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FCC Denies Nexstar DTV Hardship Waivers: Sources

The FCC has denied a hardship waiver for two stations that wanted to pull the plug on analog April 16,

according to FCC sources, telling them they will have to wait until June 12.

Only four stations had asked to go early despite not meeting the FCC's criteria. The commission approved two requests from stations that wanted to pull the plug in mid-to-late May, in part because that was only a few weeks before the new hard date.

That left only KARD-TV and KTVE without a clear path to pulling the plug on analog service. Nexstar's KARD, the Fox affiliat in West Monroe, La., wanted to go on April 16, saying that it is currently operating at 50% power because a transmission tube failed, resulting in "unstable operation" and a hardship on station personnel who have had to travel 50 miles several times a week from the studio to the transmitter site.

Mission Broadcasting's KTVE, the NBC affiliate in El Dorado, Ark., which competes in the same market as KARD, said it was at only 40% power and made similar arguments about the staff drain of maintaining the equipment.

According to an FCC source, the equipment failure argument did not trump the fact that there would not be any analog service in the market, and that the owners "did not offer to provide any kind of enhanced nightlight service or to provide their news to any other station that might be available to keep analog on in the area. We denied the waiver because we did not think that was a good basis."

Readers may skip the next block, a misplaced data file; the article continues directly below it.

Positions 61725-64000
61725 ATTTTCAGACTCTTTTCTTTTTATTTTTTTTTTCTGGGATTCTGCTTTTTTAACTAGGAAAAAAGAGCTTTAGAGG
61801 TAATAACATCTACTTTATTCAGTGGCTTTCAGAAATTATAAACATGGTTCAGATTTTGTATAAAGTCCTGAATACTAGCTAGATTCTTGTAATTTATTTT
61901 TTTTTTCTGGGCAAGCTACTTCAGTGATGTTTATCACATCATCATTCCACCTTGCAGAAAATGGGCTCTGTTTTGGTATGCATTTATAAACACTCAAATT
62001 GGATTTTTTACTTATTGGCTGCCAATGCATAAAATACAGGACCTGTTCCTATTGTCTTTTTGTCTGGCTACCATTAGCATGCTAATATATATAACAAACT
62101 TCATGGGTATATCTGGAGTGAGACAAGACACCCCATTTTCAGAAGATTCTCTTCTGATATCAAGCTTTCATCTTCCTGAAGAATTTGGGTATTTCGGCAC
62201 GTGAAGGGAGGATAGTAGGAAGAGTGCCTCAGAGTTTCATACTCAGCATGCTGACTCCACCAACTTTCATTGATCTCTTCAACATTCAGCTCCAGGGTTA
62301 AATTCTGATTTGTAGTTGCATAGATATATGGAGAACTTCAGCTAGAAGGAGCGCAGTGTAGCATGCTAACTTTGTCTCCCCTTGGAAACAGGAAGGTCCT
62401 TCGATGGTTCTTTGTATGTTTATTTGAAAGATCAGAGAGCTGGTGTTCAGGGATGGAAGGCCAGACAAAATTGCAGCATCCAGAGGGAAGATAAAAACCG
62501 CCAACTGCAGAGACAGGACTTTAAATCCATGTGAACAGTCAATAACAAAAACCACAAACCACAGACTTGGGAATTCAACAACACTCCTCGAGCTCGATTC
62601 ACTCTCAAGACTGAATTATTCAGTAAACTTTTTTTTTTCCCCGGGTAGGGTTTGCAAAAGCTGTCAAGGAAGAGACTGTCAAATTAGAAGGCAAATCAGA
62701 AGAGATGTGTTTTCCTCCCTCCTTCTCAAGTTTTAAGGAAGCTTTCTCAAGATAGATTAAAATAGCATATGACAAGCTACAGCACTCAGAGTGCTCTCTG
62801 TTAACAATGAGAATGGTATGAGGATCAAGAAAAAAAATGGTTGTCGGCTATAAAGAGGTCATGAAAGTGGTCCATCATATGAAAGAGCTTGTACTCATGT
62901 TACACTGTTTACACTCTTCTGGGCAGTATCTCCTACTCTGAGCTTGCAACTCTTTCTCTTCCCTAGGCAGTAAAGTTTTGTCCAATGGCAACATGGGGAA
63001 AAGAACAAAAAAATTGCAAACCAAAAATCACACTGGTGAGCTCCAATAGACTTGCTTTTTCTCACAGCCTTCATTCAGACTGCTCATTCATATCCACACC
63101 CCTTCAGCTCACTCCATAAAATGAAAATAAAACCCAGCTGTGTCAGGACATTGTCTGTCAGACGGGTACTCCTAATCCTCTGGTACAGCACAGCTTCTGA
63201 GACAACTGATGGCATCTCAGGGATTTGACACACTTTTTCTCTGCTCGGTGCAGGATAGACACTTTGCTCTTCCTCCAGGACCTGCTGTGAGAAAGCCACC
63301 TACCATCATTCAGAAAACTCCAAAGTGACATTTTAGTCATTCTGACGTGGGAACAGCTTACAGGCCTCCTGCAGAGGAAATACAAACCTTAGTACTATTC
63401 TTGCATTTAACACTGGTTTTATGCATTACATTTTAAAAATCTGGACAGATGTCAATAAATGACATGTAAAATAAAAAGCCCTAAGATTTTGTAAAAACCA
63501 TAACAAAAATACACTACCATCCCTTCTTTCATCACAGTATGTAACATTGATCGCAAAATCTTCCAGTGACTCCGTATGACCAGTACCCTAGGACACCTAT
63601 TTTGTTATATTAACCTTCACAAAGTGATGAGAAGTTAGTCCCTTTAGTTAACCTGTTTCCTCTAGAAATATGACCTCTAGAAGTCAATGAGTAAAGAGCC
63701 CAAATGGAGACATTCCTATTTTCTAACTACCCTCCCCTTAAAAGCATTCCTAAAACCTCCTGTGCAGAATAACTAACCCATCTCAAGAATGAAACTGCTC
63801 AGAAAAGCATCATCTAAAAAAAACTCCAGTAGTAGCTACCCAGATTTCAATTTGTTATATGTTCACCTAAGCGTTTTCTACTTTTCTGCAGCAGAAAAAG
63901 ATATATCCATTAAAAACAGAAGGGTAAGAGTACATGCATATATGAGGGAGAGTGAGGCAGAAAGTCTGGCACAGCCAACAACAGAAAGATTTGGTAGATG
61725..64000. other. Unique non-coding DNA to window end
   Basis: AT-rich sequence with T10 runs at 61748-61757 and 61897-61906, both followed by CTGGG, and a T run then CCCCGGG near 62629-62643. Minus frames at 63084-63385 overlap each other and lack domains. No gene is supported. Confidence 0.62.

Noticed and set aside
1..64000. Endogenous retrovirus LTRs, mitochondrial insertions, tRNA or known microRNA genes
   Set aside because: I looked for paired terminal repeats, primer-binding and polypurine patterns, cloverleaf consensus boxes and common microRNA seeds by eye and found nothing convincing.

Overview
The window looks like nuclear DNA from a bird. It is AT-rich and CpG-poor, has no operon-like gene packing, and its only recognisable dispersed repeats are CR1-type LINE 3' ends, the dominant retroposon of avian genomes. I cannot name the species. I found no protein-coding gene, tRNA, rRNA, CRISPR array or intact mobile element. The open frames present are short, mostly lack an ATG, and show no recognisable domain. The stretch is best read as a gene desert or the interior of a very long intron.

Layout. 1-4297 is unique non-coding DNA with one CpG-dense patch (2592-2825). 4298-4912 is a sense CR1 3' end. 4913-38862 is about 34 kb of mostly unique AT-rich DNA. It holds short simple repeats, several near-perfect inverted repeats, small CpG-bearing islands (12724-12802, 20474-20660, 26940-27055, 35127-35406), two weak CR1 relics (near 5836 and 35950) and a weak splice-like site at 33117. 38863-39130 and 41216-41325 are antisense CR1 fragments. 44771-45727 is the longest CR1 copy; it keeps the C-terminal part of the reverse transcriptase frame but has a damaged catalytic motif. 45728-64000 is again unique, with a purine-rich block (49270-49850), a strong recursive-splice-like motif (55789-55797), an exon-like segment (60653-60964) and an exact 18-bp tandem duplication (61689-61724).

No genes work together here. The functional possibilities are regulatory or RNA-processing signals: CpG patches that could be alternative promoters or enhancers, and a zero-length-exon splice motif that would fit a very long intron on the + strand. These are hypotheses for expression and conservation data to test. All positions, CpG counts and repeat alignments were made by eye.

The source added that the commission's call center had received "lots of calls" from that area on Feb. 17, when over 400 stations pulled the plug on analog.

Nexstar also argued that pulling the plug on one of the stations "might facilitate PBS going to a post-transition" DTV channel assignment, said the FCC source, who added that the agency had not heard anything from that station.

The FCC gave the Nexstar and Mission stations the bad news via e-mail.

Nexstar executives were not available for comment at press time.

Thus far, the tale of the analog tape shows that 637 stations pulled the plug on analog on or before Feb. 17. Of the remainder, 927 stations have said they would keep the analog light burning until the June 12 hard date, while 158 said they wanted to go early.

Of those 158, the vast majority simply had to self-certify that they were either not a Big Four network affiliate or that if they were, there would still be analog service from another CBS, ABC, Fox or NBC affiliate through June 12. They also had to certify that that they reach at least 90% of their market. In that case, they pretty much given the green light to transition between April 16 and June 12, without the FCC having to weigh in.

A handful of noncommercial stations also got waivers to pull the plug before April 16, which is the earliest the FCC said they could start pulling the plug again after the Feb. 17 date.

Then there were the four hardship cases. The two stations receiving the waivers were Reiten Television's KXMB-TV, tghe CBS affiliate in Bismarck-Dickinson, N.D. to end analog on May 28. The station said it needed to cannibalize its analog transmitter to allow it to repurpose them in the digital equipment for a pair of its satellite stations, with which it is able to reach its sparsely populated market.

The other station was Hoak Media's KAUZ-TV in Wichita Falls, also CBS, which got to pull the plug May 21. Hoak had argued that it was necessary so it could move its DTV antenna to the top of its tower mast, currently occupied by the analog antenna.

John Eggerton
John Eggerton

Contributing editor John Eggerton has been an editor and/or writer on media regulation, legislation and policy for over four decades, including covering the FCC, FTC, Congress, the major media trade associations, and the federal courts. In addition to Multichannel News and Broadcasting + Cable, his work has appeared in Radio World, TV Technology, TV Fax, This Week in Consumer Electronics, Variety and the Encyclopedia Britannica.